Bijou means ‘jewel’ in French, which sums up the Bijou Theatre for many in Knoxville. Friday, the fixture on Gay Street turned 110.
Tom Bugg manages both the Tennessee Theatre and the Bijou Theatre.
“There’s something about this space and I can’t tell you what it is. It’s just intimate. You get it from the artist perspective, from the crowd perspective,” he said.
Whatever that “something” is, it has brought people to the Bijou Theatre for 110 years.
It’s changed owners over the years – being used as a used car lot and even an adult movie house. It’s also closed many times, in 1927, 1974, and as recently as 2004.
Local historian Jack Neely said it’s been a popular theater for the majority of its life.
“The sound (acoustics) is nearly perfect. In fact, what the New York Times critic Ben Ratliff said, this is one of the best-sounding rooms I’ve been to in America,” Neely added.
The theater contains more than 110 years of history within its walls, including secrets of our past.
The second balcony, which is off-limits to the general public today, was originally built with a separate entrance from Cumberland Avenue, for people of color to sit.
Neely also explained Knoxville is fortunate to still have the venue since it was almost torn down for a parking lot in the 1970s. Due to the efforts of many groups, including what is now the Knox Heritage, it has passed the test of time and maintenance needs.
“There are so many great shows that have been here – 110 years ago and recently – that make the Bijou what it is. It really has a history like no building I know of.”
The Bijou’s development director explained the theater as not just relevant in 2019, but thriving.
From July 2017 through June 2018, the venue attracted more than 58,000 attendees to its seats.
“The Bijou is not just a performance space, but it’s a platform to talk about and share ideas and concerns happening in our world and our community here,” she said.
It’s hosted big names including Alison Krauss, the Dave Matthews, and Chris Stapleton. Tim Burns still remembers what it was like working as a stage director at the Bijou in the late 1970s.
“Bijou is French for ‘jewel,’ and it’s just like a little jewel box and it’s one of the most intimate theaters as far as the audience-performer relationship and of course the acoustics here are legendary,” Burns said.
Bugg became in charge of the Bijou since it reopened in 2005, following renovations and fundraising, which he credits to then-Knoxville Mayor Bill Haslam.
The Bijou Theatre is made up of two buildings – the theater, which is the section celebrating the 110th birthday, and Lamar Hotel, or The Lamar House, is at the front of the theater and was the original building that eventually became the jewel of downtown after renovations.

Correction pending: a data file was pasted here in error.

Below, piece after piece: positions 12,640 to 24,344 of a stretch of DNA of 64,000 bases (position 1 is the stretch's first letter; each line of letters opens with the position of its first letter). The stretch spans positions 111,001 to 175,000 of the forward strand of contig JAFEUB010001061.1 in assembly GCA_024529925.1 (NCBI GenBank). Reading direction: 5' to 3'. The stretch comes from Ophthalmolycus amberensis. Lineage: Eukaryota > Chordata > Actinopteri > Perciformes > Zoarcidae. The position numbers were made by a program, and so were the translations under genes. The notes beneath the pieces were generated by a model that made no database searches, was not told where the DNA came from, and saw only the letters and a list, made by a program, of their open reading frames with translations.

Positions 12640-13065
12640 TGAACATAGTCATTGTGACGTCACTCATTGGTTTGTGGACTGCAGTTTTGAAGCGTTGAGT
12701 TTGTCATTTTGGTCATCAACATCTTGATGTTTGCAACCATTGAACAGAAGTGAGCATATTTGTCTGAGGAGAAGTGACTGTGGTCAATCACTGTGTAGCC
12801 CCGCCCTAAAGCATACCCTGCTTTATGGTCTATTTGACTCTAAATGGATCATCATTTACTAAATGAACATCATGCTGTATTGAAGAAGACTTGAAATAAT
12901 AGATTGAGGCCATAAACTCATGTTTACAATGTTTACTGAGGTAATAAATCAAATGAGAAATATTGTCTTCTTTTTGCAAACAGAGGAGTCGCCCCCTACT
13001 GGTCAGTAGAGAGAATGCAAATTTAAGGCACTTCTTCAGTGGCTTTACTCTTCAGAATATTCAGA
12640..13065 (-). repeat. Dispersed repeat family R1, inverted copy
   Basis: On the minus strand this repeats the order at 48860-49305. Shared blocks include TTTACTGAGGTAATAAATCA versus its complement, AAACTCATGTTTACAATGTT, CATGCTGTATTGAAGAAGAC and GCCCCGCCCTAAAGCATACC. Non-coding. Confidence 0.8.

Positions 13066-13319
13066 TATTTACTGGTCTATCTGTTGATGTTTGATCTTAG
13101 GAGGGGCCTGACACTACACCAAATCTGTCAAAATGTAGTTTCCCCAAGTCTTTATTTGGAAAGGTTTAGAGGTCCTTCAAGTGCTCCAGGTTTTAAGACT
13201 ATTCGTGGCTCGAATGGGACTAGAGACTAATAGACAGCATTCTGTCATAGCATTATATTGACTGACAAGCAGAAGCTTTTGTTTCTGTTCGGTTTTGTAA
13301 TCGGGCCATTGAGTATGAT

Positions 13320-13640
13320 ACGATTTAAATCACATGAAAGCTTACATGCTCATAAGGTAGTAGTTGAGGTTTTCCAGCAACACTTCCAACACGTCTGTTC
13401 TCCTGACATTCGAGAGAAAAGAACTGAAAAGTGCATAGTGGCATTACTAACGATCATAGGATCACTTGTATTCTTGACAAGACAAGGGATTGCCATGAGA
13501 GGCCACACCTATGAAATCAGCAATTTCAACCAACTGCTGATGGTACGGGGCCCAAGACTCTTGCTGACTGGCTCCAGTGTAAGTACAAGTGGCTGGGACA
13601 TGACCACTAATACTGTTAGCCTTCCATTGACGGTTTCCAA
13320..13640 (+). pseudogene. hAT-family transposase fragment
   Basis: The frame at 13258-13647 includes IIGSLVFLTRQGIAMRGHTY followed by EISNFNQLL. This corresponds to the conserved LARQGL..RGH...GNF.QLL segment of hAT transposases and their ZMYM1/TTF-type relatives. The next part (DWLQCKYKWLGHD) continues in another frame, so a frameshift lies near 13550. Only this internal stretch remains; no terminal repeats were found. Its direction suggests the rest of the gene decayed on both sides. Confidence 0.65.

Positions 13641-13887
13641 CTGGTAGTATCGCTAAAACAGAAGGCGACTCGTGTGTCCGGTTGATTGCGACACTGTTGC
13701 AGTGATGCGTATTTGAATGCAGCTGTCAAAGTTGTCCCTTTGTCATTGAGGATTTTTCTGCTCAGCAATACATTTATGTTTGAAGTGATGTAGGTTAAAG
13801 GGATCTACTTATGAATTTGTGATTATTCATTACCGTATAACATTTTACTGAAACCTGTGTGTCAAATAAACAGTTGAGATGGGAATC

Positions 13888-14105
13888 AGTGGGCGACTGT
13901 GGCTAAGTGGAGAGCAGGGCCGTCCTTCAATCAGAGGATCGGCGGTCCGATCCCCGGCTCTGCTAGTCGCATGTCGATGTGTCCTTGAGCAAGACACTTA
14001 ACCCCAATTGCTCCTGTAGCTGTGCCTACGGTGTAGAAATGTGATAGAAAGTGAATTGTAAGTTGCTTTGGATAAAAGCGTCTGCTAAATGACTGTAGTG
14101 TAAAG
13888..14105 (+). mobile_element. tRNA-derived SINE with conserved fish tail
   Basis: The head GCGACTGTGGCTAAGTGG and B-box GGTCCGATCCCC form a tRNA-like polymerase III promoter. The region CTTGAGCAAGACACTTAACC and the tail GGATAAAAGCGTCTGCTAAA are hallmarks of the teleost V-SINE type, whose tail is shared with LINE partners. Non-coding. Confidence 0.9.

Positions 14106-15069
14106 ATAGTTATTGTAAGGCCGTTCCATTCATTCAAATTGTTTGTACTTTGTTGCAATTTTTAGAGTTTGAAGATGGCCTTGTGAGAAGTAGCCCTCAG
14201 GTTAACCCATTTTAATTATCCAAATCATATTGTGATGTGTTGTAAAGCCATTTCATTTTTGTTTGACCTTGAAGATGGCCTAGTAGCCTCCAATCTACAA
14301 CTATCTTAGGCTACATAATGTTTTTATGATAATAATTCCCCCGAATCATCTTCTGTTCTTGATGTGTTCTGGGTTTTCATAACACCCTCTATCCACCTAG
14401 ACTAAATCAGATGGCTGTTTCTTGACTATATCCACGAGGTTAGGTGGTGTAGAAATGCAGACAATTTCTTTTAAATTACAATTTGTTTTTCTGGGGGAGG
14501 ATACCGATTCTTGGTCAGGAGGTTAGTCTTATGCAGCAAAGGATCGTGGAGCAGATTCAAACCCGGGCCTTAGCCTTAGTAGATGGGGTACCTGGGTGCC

The Lamar House has a history of its own, going back to 1801, which includes visits by two U.S. Presidents; the death of the only southern-born Union General, Gen. William Sanders in its bridal suite; plus, the Union Army used the hotel as a hospital during the American Civil War.
In 1909 is when the theater portion was converted from The Lamar House’s ballroom and it eventually became Bijou Theatre.
The resurgence of downtown helped the theater, Bugg believes, but he also said the theater contributed to downtown’s resurgence.
Courtney Bergmeier, the Bijou’s development director, calls it an honor to work for a place with many lifetimes before her.
Both Bugg and Bergmeier attribute their success to their strong programming. They report more than 80 productions this fiscal year. In that time frame, the venue was booked between 190-200 days.
Knoxville itself, Neely explained, has changed in 110 years.
He said per square mile, there were four times more people downtown. He said it was more urban and lively, with chestnut vendors and acrobats on the street. While downtown may have changed slightly, the Bijou has remained unchanged, he said.
Tim Burns showed up to help out with a ‘Save the Bijou!’ campaign in April 1976, to volunteer for a fundraising event. Eventually, through befriending some of the architects on the cleanup project, he was one of the first two paid employees of the Bijou when it reopened in 1977.
The theater is hosting a Vaudeville Extravaganza Friday, March 15, to officially commemorate the milestone. They’ll have performances in Vaudeville, Cabaret, Opera, Magicians, Circus Arts, Ballet, and Jazz.
A beautiful birthday celebration acknowledging its vaudeville past, showing Knoxville its many jewel-like facets.